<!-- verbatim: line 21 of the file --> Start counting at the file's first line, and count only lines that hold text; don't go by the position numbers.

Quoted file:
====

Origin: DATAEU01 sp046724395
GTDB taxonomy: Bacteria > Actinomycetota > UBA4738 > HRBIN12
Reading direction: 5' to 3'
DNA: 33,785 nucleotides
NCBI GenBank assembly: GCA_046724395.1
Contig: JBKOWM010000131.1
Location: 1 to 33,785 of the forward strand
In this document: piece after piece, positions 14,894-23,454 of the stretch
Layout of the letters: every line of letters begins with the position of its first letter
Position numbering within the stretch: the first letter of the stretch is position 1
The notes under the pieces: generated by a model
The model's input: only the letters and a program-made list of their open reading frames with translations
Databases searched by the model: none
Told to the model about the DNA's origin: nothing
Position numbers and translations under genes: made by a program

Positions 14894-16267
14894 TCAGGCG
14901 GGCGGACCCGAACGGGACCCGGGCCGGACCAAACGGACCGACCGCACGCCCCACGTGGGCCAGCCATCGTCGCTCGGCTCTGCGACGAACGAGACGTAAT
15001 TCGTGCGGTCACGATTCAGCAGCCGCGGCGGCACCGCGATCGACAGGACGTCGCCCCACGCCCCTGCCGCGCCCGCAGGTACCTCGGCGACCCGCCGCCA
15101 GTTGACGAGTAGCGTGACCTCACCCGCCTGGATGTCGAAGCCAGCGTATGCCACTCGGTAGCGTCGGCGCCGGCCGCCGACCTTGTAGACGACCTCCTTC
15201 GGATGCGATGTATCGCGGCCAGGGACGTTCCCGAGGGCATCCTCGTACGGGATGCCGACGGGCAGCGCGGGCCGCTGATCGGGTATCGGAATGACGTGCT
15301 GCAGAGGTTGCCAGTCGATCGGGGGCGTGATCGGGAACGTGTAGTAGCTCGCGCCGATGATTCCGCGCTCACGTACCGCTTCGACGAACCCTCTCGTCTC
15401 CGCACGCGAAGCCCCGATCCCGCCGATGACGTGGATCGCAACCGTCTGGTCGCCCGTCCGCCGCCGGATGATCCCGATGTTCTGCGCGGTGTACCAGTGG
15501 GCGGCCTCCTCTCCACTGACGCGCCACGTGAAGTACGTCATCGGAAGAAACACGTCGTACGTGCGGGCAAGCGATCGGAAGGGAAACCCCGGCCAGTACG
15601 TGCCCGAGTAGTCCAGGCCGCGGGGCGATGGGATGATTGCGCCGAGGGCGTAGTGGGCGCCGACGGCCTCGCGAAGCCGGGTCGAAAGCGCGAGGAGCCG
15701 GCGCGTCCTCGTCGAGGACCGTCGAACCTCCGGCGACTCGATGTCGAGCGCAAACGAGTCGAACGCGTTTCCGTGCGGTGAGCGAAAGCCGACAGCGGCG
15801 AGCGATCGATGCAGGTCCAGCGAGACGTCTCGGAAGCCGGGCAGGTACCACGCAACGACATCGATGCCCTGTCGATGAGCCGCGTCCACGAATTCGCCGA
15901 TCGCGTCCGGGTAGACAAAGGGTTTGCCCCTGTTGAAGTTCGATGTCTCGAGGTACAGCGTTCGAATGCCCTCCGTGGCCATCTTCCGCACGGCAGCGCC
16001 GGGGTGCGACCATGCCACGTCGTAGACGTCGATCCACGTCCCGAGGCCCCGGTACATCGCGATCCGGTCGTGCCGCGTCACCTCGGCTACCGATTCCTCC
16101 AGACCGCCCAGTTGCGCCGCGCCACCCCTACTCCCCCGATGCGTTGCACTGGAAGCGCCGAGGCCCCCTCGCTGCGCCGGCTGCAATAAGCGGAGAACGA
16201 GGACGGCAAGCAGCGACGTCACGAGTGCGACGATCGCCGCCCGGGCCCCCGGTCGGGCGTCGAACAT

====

15201 GGATGCGATGTATCGCGGCCAGGGACGTTCCCGAGGGCATCCTCGTACGGGATGCCGACGGGCAGCGCGGGCCGCTGATCGGGTATCGGAATGACGTGCT